What Are the Differences Between Bookkeepers and Accountants?
The average person would struggle to describe the differences between accounting and bookkeeping. Although both professions are focused on financials, they provide different types of support to a business.
The field of bookkeeping tends to focus on administrative duties, such as ensuring that transactions are properly recorded. Accounting is focused on providing insights. Information from bookkeepers may be used to provide these assessments.
The Purpose of Bookkeeping
Bookkeeping involves consistently recording financial transactions. It’s an essential part of ensuring that a company succeeds financially.
- Documenting transactions
- Providing invoices
- Posting credits and debits
- Managing ledgers, accounts, and subsidiaries
- Handling payroll
One of the primary aspects of bookkeeping is maintaining a ledger. This is a document where bookkeepers record the sale and expense receipts for a business. This is typically described as “posting.” As the number of completed sales rises, the ledger will need to be posted more often. There are many ways to create a ledger. While businesses often use computerized spreadsheets or software, it’s possible to create one with just a piece of paper.
How complex a bookkeeping system will be will vary on many factors, such as a business’ size and the number of transactions posted each day, week, and month. Every sale and purchase must be posted in the ledger. In some cases, supporting documents are necessary. You can find out when supporting documents are required on the IRS website.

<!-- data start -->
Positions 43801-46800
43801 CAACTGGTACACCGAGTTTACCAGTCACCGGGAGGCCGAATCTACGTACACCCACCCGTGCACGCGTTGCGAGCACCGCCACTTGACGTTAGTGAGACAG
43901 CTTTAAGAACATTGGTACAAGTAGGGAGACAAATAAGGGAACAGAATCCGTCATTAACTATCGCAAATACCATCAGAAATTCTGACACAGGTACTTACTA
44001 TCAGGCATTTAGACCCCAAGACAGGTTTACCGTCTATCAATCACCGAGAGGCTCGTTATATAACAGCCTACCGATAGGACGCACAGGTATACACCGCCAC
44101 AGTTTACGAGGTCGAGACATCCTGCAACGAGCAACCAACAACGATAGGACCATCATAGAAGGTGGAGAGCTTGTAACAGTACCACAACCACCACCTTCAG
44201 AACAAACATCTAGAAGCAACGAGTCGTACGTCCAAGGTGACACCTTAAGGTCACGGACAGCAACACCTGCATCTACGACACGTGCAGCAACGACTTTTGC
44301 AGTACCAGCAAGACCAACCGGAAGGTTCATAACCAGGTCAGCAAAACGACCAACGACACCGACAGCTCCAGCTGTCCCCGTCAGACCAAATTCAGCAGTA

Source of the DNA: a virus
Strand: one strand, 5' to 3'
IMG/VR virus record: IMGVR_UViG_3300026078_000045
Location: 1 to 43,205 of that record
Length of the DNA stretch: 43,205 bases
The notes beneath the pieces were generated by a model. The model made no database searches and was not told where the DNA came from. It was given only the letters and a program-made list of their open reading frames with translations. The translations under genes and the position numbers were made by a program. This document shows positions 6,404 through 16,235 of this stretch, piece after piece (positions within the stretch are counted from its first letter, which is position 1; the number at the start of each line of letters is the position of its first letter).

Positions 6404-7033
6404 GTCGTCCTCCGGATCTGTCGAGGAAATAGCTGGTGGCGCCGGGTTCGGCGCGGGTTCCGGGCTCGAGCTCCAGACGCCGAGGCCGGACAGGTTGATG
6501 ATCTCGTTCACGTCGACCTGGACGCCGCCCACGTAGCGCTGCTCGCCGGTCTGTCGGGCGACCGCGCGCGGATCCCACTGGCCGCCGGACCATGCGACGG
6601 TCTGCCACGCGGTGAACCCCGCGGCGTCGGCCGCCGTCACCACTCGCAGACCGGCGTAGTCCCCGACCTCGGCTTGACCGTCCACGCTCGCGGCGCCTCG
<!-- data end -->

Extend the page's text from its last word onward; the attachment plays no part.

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The Purpose of Accounting
Accountants use ledgers to create complex financial models.
While bookkeeping is mostly transactional, the work accountants do is more subjective.
- Preparing financial statements for a company
- Preparing adjusting entries, which are expenses that have occurred but have not been posted in the general ledger
- Handling tax returns
- Analyzing operational costs
- Helping business owners to comprehend the effect financial decisions will have
Through accounting, it’s possible to build reports that combine different financial indicators. This can give a clearer picture of a business’ cash flow and profitability. With accounting, the sales and purchases recorded in a ledger can become statements that indicate how a business is doing. It’s standard for business owners to turn to accountants when planning and filing taxes, and when making financial forecasts. Accountants can help businesses to manage finances more effectively.
Bookkeeping Vs. Accounting
In some cases, bookkeepers and accountants will be taking on the same tasks. Typically, however, the job of a bookkeeper is to ensure finances stay organized and that transactions are recorded. Accountants offer analysis, consultation, and tax assistance. The work an accountant does is often a supplement or an expansion of the work done by a bookkeeper.
The Credentials of Bookkeepers
Generally, it isn’t a requirement for bookkeepers to be formally educated. In order to succeed, bookkeepers need to understand important financial topics and take accuracy seriously. Generally, a small business owner or an accountant will supervise the work of the bookkeeper. Because of this, bookkeepers can’t have the title of an accountant. It is considered to be a separate role.
The Credentials of an Accountant
In order to become an accountant, a person will typically need a bachelor’s degree. While accounting degrees are preferred, finance degrees are usually thought to be a sufficient substitute. Other types of bachelor’s degrees are usually not acceptable.
Another thing that separates accountants from bookkeepers is that they can earn professional certifications. As an example, if an accountant has the appropriate levels of experience and education, they can become a CPA (Certified Public Accountant). In order for an accountant to become a CPA, they must have experience and receive a passing score on the Uniform Certified Public Accountant exam.